Review – The Independent

‘a powerfully political work … it’s as thought-provoking, bewildering a play as Walsh has yet written … given what can only be called a towering production by Landmark and the Galway Arts Festival … intensely moving, layered performances from Charlie Murphy as Isla and Hugh O’Conor as the young interrogator, separately and together intensely moving … Emma Martin’s impressively precise choreography … a seriously impressive and intelligent piece of theatre’


Is it better to submit, and survive to live a half-life? Or to break for fearful freedom, living with an intense awareness in the short period before destruction? Because a bid for freedom will be punished and defeated. It’s the way of all authoritarian societies, whether they masquerade as democracies or are openly totalitarian of the left or right.

 The prolific Enda Walsh’s new play Arlington poses the question in a powerfully political work that turns his trademark devices of pop music, even sweeties, into a metaphor for our increasingly homogenised and controlled society.

Isla has always lived alone in a tower waiting room, aware that she is not truly alone, but merely representative of “what happens”. Ultimately her number will be called and she will face her fate. Periodically, she is interrogated by an unseen controller; she has a new one, a rather nerdy young man who brings a naïve uncertainty to the task of recording the correctness or otherwise of Isla’s answers to his questions. The stories she tells him will decide her fate.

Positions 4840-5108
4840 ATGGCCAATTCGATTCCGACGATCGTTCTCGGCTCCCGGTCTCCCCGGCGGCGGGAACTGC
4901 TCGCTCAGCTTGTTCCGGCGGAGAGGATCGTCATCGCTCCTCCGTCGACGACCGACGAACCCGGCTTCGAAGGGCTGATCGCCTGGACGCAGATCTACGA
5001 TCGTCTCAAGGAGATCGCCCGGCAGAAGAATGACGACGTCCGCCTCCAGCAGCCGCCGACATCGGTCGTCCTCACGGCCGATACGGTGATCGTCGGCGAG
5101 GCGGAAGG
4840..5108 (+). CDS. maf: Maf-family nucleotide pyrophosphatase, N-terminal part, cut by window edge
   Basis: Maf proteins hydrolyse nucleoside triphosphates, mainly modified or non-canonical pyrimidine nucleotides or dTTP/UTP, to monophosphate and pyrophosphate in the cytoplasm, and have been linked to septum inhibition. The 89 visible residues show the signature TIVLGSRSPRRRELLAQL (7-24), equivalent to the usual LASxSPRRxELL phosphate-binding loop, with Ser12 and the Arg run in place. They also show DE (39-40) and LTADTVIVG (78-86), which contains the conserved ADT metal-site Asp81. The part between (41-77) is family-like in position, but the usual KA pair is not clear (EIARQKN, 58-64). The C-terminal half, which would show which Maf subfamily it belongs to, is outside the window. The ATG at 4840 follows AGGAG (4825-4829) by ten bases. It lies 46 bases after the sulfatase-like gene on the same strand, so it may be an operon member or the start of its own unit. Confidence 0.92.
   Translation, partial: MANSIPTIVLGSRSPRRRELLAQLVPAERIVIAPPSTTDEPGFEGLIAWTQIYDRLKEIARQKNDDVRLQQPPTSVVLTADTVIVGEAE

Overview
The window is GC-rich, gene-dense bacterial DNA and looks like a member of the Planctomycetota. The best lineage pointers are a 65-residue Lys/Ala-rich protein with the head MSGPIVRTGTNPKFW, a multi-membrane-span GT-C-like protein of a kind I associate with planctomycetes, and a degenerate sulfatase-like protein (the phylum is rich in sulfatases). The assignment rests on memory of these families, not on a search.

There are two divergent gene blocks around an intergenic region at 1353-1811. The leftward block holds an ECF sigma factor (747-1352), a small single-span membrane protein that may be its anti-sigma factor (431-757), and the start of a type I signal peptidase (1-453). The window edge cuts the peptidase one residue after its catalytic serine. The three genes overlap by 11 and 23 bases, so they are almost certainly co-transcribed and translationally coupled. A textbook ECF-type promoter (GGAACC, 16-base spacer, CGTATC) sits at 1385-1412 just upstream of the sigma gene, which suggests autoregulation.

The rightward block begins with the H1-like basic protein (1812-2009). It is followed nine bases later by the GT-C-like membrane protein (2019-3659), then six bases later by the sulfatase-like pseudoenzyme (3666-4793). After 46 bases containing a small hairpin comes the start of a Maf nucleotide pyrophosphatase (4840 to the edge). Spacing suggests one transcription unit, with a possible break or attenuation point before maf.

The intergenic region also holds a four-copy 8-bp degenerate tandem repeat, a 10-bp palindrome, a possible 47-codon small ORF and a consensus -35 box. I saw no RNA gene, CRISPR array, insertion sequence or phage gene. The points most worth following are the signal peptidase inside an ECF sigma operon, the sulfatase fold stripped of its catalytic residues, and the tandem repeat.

Others have broken under the waiting and taken matters into their own hands, as does another girl who performs a manic 20-minute dance of despair and frustration before throwing herself from the window.

But Isla escapes with the aid of the young interrogator and he has taken her… somewhere. It may have been a place of safety; Arlington? (with all the mental associations of that word with the dead of pointless wars).

Now he has been thrown into the tower room to be punished for his crime, battered and beaten, hapless and hopeless, but newly defiant. And as Isla suddenly appears before him and their love offers the peace of freedom, we are left to wonder if indeed they are together in this or any place; did he take her away only to end it in an act of mercy… or was it all a survival fantasy for two souls lost in an alien world?

It’s as thought-provoking, bewildering a play as Walsh has yet written, and that’s quite a statement, given his reputation for awkward complexity. It’s given what can only be called a towering production by Landmark and the Galway Arts Festival at Leisureland in Galway.

Once again, Walsh directs his own work and gets intensely moving, layered performances from Charlie Murphy as Isla and Hugh O’Conor as the young interrogator, separately and together intensely moving. Oona Doherty dances the suicidal young woman to Emma Martin’s impressively precise choreography. Jamie Vartan’s set is an unsettling parody of bureaucratic waiting spaces, and Adam Silverman’s lighting and Teho Teardo’s music score make up the creative backing for a seriously impressive and intelligent piece of theatre.

Written by Emer O’Kelly in The Independent 18.07.16